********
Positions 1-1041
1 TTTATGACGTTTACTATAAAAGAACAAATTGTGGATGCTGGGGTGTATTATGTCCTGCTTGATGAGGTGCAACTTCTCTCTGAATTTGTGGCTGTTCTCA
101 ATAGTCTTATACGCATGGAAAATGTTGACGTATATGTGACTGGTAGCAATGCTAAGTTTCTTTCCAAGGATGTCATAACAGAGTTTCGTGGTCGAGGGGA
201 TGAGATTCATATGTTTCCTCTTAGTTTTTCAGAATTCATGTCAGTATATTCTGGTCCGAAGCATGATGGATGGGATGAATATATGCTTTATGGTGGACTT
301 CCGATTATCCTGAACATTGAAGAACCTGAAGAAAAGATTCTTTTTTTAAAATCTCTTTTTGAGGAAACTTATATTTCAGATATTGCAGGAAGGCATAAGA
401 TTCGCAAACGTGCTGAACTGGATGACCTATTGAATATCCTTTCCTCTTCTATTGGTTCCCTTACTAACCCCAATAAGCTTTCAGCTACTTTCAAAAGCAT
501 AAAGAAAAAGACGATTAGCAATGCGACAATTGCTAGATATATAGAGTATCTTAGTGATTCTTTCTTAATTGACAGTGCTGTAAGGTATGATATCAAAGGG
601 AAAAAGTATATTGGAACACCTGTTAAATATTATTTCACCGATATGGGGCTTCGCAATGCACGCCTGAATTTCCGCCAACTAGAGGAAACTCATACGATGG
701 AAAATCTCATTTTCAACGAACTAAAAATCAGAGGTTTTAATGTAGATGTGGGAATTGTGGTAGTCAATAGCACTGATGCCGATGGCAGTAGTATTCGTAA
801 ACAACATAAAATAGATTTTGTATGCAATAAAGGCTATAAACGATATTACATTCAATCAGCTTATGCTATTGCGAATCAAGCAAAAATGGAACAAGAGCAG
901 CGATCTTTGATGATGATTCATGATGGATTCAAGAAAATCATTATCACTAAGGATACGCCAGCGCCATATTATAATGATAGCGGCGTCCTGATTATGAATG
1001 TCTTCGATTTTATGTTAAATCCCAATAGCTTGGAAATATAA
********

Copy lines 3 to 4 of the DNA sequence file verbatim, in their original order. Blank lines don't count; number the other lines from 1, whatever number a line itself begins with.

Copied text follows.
101 ATAGTCTTATACGCATGGAAAATGTTGACGTATATGTGACTGGTAGCAATGCTAAGTTTCTTTCCAAGGATGTCATAACAGAGTTTCGTGGTCGAGGGGA
201 TGAGATTCATATGTTTCCTCTTAGTTTTTCAGAATTCATGTCAGTATATTCTGGTCCGAAGCATGATGGATGGGATGAATATATGCTTTATGGTGGACTT